Christopher Tinson, professor of Africana Studies and History, will be reading from his new book, Radical Intellect: Liberator Magazine and Black Activism in the 1960s, this Thursday, February 8th at 7:00PM at the Odyssey Bookshop in South Hadley. You can find more information at the attached link, and can read a description of the book below:
The rise of black radicalism in the 1960s was a result of both the successes and the failures of the civil rights movement.
Its victories were inspirational, but its failures to bring about structural political and economic change pushed many to look elsewhere for new strategies. During this era of intellectual ferment, the writers, editors, and activists behind the monthly magazine Liberator (1960–71) were essential contributors to the debate. In the first full-length history of the organization that produced the magazine, Christopher M. Tinson locates the Liberator as a touchstone of U.S.-based black radical thought and organizing in the 1960s. Combining radical journalism with on-the-ground activism, the magazine was dedicated to the dissemination of a range of cultural criticism aimed at spurring political activism and became the publishing home to many notable radical intellectual-activists of the period.
By mapping the history and intellectual trajectory of the Liberator and its thinkers, Tinson traces black intellectual history beyond Black Power and Black Nationalism into an internationalism that would shape radical thought for decades to come.
Bryn Mawr College is hosting its sixth annual Blended Learning in the Liberal Arts conference Wednesday, May 17 – Thursday, May 18, 2017. These conferences are intended to be a forum for faculty and staff to share resources, techniques, findings, and experiences related to blended learning. Visit their website for information on the conference and to submit a propal.
One of our colleagues, Alexis Salas (Visiting Assistant Professor of Art History in HACU), is generously organizing a write on site group. Many of you have participated in Write on Site groups through the CTL. Here are the details Alexis sent:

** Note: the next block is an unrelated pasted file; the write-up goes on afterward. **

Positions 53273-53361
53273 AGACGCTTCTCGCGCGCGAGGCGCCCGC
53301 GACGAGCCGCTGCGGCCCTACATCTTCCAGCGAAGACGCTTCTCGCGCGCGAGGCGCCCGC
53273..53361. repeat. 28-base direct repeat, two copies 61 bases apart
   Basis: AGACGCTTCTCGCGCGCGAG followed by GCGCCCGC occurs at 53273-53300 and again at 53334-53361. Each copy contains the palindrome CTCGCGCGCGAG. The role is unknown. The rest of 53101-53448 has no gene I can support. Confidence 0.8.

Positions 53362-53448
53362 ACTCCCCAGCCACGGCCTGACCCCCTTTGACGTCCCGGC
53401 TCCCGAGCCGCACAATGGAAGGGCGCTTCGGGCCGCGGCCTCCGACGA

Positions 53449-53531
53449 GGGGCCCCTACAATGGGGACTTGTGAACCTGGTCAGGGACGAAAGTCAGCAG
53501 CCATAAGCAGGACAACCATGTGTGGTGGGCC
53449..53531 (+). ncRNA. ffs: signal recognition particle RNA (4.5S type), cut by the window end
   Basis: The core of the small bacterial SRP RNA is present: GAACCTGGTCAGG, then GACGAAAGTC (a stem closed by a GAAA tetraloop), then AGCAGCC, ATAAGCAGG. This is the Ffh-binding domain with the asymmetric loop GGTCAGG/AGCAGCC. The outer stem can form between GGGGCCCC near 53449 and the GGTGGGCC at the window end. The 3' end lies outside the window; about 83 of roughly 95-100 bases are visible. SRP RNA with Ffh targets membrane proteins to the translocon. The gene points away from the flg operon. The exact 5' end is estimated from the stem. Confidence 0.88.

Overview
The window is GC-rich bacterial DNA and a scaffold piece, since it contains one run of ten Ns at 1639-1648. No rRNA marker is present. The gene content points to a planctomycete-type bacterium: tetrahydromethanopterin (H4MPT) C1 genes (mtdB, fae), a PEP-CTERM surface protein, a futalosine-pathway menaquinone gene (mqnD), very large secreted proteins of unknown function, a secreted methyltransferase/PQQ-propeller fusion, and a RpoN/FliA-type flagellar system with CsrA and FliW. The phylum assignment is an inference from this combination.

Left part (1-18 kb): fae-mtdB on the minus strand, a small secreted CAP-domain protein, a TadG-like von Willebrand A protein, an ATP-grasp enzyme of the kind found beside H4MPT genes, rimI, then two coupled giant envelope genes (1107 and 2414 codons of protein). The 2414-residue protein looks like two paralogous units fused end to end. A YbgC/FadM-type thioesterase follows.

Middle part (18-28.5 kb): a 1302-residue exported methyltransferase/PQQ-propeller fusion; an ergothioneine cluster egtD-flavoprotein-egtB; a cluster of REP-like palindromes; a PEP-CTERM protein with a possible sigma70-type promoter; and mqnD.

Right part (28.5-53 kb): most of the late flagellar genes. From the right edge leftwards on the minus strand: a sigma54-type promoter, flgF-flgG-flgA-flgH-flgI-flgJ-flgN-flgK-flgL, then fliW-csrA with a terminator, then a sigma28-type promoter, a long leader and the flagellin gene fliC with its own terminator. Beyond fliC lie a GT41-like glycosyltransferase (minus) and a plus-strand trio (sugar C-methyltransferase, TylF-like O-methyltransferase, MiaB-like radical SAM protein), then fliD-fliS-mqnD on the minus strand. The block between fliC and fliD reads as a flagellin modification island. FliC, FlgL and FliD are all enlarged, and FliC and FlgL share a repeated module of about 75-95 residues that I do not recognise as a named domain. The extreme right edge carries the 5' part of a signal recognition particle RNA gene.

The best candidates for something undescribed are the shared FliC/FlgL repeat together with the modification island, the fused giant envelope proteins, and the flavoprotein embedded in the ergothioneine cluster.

Write-On-Site Hampshire College
The term “Write on Site” is attributed to Kerry Ann Rockquemore at the National Center for Faculty Development and Diversity. It describes scholars coming together to work on their individual writing projects. Writing side-by-side at a regularly scheduled time provides accountability around just showing up and starting the work. Write–On-Site Hampshire College also aims to cultivate a community of scholars.
Just bring your laptop and/or whatever you need for writing each week. Show up, check-in about what you are working on for the session and get to writing—Writing progress guaranteed! We hope you’ll join us. Faculty from all disciplines are welcome.
To limit the email overload, join us on Facebook to keep updated https://www.facebook.com/groups/926401360839294/
Let’s set up Write on Site meet ups! Take the poll and let us know when you would like to meet. Take this Doodle poll to tell me when you are available this Fall 2016.
(The poll is specific to a given week—but really please treat it as your typical availability for each day of the week. AKA, if you can’t meet this particular Monday Sept. 5 but normally can meet Mondays, then put in your normally available Monday times.)
Each session needs a sponsor (someone who can reserve a space for 5-10 people to write and open it) – please indicate when you can be that person and where the space would be. Write-On-Site can also take place outside of Hampshire College—please indicate what you are proposing and I will put it in the poll. If you can be the sponsor, email me with these details. Once we have established times (established by the Doodle poll) and sponsors for them (established by your emails to me), I will post the Write-On-Site Hampshire College days and times on Facebook.